As a holistic life coach and an artist and art teacher, I love that “AHA!” moment when students and clients claim their own creativity. It’s palpable: they glow. There’s a hum in the atmosphere akin to falling in love. It’s the beautiful process of their re-enchantment with the child-like experience of creativity and play.
Several years ago, an acquaintance asked me how I found the time to create. This was an accomplished woman who did a lot of entertaining and traveling. She had several homes and enjoyed decorating and gardening. She loved to shop, and expressed herself in the way she dressed: colorfully, with lots of sparkly jewelry.
I thought about how creatively she lived her life, with so much expression and zest. Her question stayed with me: How do I find time to create? How did she NOT see her own life as filled with creativity? In my mind, the answer was clear: there is a trade-off, because there are just 24 hours in each day, and if we are giving our time and energy to things other than a focus on art making, we cannot or will not have time for art. On one level it’s that simple: life is filled with urgent demands and yummy distractions. But it’s also true that there are infinite ways to be creative. The tricky part is finding creative expression that’s authentic and satisfying; being mindful about how one uses one’s time and energy; and paying attention to priorities.
The interaction with this woman happened before I became a holistic life coach. If she asked me that same question today, “How do you find the time to create?” I would be curious to know her perspective on how she spends her time, and could ask questions that would support her exploration. If in fact she feels unfulfilled creatively, despite how expressively lived her life seems to be, that would be such a good opening for discovery. Maybe our conversation would lead her to affirm that in fact she is finding time to create, in her own ways, but that for some reason she’s disparaging her own forms of expression; and therefore a shift in her attitude, rather than in her behavior, would bring her more satisfaction about how she’s using her time and energy. If I felt that a direct question to her question would be appropriate, I might ask: “How do you find time to do the many things you do?”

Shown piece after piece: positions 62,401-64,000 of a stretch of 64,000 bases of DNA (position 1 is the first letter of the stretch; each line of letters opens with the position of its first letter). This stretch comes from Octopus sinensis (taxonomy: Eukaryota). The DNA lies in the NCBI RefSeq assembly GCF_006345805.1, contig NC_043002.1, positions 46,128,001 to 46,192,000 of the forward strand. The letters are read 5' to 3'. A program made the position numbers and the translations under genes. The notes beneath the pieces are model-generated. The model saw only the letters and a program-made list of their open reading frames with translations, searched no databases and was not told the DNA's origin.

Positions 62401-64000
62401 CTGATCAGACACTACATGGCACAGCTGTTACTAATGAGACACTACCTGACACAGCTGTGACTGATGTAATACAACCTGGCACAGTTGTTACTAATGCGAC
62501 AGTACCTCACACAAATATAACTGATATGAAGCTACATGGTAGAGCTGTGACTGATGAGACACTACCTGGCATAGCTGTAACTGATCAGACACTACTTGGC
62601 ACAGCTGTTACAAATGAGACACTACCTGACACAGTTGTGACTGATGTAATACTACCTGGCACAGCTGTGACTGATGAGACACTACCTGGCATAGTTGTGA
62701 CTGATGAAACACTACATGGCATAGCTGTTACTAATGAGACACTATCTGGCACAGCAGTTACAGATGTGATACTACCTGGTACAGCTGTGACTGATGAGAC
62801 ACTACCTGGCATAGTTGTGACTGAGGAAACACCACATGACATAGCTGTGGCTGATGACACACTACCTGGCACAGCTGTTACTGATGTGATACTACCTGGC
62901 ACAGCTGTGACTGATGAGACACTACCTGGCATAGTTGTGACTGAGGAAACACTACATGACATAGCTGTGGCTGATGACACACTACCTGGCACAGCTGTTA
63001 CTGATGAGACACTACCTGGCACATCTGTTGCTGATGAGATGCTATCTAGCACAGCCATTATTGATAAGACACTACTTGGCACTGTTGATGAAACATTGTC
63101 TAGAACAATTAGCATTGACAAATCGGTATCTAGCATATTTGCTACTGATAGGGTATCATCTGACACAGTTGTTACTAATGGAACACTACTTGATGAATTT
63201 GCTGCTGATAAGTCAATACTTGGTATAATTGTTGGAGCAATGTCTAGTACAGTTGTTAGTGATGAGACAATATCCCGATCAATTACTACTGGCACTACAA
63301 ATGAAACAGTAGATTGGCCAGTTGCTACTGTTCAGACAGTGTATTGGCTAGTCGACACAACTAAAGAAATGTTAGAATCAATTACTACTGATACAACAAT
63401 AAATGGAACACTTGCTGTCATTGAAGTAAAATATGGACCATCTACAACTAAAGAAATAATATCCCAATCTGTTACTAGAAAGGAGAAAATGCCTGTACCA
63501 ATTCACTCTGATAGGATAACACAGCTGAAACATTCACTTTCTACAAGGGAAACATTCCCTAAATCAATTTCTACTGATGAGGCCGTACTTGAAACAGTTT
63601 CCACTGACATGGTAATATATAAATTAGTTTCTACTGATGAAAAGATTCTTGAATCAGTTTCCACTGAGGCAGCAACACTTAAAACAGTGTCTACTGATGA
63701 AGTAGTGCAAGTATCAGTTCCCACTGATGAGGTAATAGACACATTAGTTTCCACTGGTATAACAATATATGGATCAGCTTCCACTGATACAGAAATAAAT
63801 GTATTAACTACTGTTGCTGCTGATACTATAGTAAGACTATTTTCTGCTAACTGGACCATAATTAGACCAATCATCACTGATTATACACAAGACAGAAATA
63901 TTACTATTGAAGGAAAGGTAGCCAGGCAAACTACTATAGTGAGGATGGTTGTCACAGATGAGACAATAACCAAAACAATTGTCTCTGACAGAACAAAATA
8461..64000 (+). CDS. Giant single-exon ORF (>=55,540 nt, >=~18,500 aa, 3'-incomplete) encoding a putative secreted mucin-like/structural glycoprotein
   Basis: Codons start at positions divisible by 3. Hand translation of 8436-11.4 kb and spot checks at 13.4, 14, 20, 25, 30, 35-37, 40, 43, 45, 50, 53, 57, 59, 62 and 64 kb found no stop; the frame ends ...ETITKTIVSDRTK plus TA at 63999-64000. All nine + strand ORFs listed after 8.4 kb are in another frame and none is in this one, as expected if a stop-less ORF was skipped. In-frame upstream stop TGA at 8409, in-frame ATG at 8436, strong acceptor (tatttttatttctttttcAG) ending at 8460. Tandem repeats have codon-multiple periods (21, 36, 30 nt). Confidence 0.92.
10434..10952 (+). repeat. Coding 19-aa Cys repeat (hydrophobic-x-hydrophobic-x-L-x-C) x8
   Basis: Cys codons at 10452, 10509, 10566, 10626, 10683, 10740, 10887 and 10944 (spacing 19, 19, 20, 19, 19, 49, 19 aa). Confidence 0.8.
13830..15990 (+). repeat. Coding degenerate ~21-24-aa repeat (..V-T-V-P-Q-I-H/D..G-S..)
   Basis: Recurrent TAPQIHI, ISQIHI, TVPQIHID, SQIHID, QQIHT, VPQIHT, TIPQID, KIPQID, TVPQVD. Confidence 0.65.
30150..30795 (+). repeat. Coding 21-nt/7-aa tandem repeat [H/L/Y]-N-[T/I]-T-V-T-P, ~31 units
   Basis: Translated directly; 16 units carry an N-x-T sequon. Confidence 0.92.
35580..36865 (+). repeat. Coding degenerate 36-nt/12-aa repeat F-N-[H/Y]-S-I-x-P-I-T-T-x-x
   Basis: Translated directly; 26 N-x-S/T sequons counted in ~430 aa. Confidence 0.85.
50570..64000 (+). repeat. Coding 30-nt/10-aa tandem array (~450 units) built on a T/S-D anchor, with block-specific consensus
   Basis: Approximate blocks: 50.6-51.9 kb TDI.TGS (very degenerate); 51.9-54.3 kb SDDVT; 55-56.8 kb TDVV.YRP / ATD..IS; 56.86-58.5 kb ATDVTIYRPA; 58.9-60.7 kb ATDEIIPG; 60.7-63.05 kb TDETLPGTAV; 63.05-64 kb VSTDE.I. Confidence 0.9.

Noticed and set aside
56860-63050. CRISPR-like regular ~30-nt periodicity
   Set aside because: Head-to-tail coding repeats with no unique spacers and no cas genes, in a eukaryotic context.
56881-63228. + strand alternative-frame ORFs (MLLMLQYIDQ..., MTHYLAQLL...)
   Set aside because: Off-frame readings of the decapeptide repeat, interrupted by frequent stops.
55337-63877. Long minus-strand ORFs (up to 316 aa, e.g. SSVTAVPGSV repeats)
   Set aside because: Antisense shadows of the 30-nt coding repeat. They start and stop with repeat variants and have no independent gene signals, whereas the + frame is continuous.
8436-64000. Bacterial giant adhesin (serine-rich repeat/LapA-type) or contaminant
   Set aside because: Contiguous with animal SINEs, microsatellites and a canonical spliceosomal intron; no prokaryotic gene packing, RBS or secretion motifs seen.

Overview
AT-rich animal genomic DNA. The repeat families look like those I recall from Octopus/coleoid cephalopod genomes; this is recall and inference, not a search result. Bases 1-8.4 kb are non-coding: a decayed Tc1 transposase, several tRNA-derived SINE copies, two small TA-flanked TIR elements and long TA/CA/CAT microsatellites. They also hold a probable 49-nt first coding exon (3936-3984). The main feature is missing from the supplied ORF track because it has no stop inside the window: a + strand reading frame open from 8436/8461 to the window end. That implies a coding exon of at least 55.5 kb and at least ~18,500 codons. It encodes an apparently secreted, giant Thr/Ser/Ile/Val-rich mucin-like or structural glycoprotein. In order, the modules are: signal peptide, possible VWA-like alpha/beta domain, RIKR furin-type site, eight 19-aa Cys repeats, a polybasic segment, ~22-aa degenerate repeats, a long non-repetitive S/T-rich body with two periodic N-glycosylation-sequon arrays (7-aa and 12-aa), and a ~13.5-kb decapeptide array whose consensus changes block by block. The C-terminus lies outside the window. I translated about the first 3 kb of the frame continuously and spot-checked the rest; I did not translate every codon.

Each one of us is creating our own life, with every moment. I’m energized and challenged by seeing every day life as a form of creativity; and via life coaching and art making and art teaching, I love sharing that “AHA!” of falling in love with creativity over and over again.